ClarDarr wrote:Certainly not a good survival method post employment, but definitely a good way to pay off principle on loans while employed.

After some googling, I see that many plans don't let you contribute to your 401k while you have a loan out against it. That's also a significant disadvantage.

This is a good point also. The 401(k) plan at my old employer had that rule. You're denying yourself the ability to contribute and reap the tax savings by taking out loans. Just one of a bunch of reasons that 401(k) loans aren't that convenient.

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Nom Sawyer
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Re: How much debt can one reasonably repay per year?

Postby Nom Sawyer » Wed Aug 03, 2011 11:15 am

Man reading law student discussions on Finance and Compound interest is always great fun hahaha...

Anyways I think the best approach is yes, paying down your loans is the best investment opportunity you will have your first several years out (other than the very, very specific & limited circumstances where you would even consider buying a house that Rayiner is talking about) BUT you want to keep a decent amount of liquid cash on hand in case something happens. The whole discussion on 401K stuff is a non starter... the difference in tax brackets will not be significant when you have something like a guaranteed 8% return.

To summarize: Don't keep 75k cash... you don't need that much and you'll have the greatest return paying down your loans (even given 401K caps and all that). But don't sock every single extra dollar you have into your loans... make sure you keep a decent amount in liquid assets in case something happens.

LawWeb
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Re: How much debt can one reasonably repay per year?

Postby LawWeb » Thu Aug 04, 2011 1:24 am

vanwinkle wrote:
albusdumbledore wrote:
ClarDarr wrote:Certainly not a good survival method post employment, but definitely a good way to pay off principle on loans while employed.

After some googling, I see that many plans don't let you contribute to your 401k while you have a loan out against it. That's also a significant disadvantage.

This is a good point also. The 401(k) plan at my old employer had that rule. You're denying yourself the ability to contribute and reap the tax savings by taking out loans. Just one of a bunch of reasons that 401(k) loans aren't that convenient.

To answer a couple points above: 1) if you are laid off/switch jobs, you have the option just to continue paying the monthly payments until you have your next job (and after), to pay it back, or take it as a disbursement. In my case, I still had some outstanding when I left my job for law school. I just kept making the payments until it was paid back. So if you switch jobs, not an issue, just keep with the payments - if you are laid of for a short while, not an issue. Worst case (long-term layoff) is a 10% penalty rather than having no way to pay your loans. All things to consider, but it can work out well, as it did for me. 2) You can still contribute while you have your loan outstanding, at least the plans I've had. No restriction at all.

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vanwinkle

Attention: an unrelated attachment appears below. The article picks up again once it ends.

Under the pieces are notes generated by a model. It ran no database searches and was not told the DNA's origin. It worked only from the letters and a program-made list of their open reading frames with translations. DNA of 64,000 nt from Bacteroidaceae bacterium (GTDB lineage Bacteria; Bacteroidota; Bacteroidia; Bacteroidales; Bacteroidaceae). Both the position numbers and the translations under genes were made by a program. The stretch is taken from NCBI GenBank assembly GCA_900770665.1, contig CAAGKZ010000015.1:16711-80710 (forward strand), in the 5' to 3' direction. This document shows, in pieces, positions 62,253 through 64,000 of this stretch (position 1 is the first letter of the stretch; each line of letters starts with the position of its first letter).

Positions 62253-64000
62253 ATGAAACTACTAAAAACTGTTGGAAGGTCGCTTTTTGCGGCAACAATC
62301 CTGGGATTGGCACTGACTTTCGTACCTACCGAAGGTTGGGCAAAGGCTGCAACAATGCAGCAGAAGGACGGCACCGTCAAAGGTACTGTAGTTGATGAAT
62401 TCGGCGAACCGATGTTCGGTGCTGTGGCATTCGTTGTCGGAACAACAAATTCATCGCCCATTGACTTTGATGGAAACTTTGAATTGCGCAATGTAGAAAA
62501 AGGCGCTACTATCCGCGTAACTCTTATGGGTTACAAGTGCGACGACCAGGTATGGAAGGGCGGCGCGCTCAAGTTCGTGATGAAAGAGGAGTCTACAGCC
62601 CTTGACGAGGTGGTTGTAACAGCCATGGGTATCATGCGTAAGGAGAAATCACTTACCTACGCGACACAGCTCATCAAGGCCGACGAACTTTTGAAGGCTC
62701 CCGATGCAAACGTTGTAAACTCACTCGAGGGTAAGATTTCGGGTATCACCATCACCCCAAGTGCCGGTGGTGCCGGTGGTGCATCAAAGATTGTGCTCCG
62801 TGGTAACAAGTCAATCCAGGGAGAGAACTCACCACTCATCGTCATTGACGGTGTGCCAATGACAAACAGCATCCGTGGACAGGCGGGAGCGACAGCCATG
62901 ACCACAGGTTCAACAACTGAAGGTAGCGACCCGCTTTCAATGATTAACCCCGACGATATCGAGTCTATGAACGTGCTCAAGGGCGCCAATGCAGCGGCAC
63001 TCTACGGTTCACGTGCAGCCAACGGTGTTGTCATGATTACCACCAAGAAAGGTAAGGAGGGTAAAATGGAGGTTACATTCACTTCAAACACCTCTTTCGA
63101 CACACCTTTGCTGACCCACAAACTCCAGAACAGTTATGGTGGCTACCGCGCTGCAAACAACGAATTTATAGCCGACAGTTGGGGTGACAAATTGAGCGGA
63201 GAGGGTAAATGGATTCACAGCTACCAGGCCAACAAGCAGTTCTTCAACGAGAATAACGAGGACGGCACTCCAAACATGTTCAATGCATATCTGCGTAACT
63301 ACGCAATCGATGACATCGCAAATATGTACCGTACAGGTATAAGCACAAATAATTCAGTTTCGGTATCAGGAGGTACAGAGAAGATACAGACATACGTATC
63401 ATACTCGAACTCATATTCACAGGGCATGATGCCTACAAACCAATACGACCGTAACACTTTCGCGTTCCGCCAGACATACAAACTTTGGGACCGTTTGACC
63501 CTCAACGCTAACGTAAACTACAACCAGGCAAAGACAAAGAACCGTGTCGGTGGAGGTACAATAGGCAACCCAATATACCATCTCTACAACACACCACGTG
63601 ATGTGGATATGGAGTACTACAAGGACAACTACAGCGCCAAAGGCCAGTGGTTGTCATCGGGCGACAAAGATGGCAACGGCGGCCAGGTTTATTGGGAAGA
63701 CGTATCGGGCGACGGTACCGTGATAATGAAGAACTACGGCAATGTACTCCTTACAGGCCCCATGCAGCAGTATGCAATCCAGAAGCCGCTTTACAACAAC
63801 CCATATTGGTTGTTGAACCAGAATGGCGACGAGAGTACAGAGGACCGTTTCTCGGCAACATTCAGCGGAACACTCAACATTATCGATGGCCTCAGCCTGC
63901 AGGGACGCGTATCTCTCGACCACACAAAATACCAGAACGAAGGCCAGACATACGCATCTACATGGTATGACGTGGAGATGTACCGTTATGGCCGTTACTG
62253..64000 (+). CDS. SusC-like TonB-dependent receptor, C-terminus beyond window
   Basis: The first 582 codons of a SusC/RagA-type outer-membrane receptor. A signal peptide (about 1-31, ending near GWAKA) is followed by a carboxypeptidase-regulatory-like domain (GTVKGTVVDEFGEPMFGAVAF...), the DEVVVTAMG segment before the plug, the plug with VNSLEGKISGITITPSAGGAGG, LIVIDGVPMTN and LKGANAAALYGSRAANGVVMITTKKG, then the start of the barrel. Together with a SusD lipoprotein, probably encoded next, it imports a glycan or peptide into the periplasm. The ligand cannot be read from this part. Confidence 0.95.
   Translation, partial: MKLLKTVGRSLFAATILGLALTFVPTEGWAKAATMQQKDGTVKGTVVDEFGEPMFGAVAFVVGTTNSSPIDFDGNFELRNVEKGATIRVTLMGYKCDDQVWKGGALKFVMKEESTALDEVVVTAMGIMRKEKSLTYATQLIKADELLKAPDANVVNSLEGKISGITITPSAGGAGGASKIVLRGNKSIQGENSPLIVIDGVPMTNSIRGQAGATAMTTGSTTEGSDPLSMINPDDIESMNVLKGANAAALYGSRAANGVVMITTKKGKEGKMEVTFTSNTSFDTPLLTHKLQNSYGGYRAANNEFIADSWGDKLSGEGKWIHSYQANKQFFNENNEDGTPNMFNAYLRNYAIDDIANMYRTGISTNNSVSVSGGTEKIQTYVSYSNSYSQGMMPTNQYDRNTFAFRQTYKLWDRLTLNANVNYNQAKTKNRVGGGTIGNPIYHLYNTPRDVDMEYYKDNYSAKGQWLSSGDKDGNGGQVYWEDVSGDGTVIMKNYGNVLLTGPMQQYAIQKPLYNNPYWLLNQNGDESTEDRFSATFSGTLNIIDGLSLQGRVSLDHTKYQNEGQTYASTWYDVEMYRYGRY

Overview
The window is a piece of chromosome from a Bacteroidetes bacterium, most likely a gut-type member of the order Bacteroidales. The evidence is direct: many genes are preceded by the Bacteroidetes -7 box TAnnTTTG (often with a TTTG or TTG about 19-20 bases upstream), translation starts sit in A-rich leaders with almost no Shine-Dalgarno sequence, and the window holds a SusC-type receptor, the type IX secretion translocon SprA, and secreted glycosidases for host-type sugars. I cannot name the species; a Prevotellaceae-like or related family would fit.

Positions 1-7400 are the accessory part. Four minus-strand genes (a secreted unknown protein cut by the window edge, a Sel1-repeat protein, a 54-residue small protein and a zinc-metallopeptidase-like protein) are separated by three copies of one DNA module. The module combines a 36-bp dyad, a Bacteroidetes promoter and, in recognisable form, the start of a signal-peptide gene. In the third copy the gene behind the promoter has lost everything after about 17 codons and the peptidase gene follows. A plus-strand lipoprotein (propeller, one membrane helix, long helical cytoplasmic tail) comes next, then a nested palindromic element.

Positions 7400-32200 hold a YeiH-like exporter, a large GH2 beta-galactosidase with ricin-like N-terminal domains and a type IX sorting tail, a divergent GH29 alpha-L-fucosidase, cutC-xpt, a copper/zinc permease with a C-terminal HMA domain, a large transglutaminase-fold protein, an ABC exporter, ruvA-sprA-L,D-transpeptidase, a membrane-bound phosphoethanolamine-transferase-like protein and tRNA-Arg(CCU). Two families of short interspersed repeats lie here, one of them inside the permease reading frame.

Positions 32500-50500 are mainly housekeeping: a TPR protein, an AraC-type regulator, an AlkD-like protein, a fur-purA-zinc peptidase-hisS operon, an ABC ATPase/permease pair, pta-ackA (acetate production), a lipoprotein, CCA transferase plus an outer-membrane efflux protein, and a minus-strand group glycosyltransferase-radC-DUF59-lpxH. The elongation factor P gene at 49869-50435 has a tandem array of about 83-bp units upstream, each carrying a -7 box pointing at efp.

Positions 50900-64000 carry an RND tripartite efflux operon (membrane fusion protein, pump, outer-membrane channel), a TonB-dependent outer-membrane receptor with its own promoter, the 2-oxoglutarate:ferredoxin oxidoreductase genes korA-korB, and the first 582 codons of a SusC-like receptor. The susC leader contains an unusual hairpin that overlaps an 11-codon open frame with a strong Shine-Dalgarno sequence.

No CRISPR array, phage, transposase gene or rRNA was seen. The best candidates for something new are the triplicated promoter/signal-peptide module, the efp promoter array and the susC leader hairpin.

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Re: How much debt can one reasonably repay per year?

Postby vanwinkle » Thu Aug 04, 2011 10:31 am

LawWeb wrote:To answer a couple points above: 1) if you are laid off/switch jobs, you have the option just to continue paying the monthly payments until you have your next job (and after), to pay it back, or take it as a disbursement.

Is this referring to 401(k) loans? Because if so, it's simply not true. Your options are to 1) pay it back in full within 60 days or 2) get it treated as a disbursement. If you partially repay it within 60 days, the remaining balance will be treated as a disbursement. But there's no "continue paying the monthly payments" option. You have 60 days and that's it.

I'm saying this as someone who had a 401(k) and looked into such loans. They don't care if you have a next job or not. You leave the employer you have the 401(k) with, you have 60 days, period.

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Tiago Splitter
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Re: How much debt can one reasonably repay per year?

Postby Tiago Splitter » Thu Aug 04, 2011 12:13 pm

vanwinkle wrote:
LawWeb wrote:To answer a couple points above: 1) if you are laid off/switch jobs, you have the option just to continue paying the monthly payments until you have your next job (and after), to pay it back, or take it as a disbursement.

Is this referring to 401(k) loans? Because if so, it's simply not true. Your options are to 1) pay it back in full within 60 days or 2) get it treated as a disbursement. If you partially repay it within 60 days, the remaining balance will be treated as a disbursement. But there's no "continue paying the monthly payments" option. You have 60 days and that's it.

I'm saying this as someone who had a 401(k) and looked into such loans. They don't care if you have a next job or not. You leave the employer you have the 401(k) with, you have 60 days, period.


Also incorrect. While the irs lays out the ground rules for 401k loans, the plan determines what to do when a participant separates from service with an outstanding loan. The plan is also not required to disallow contributions after a loan is taken.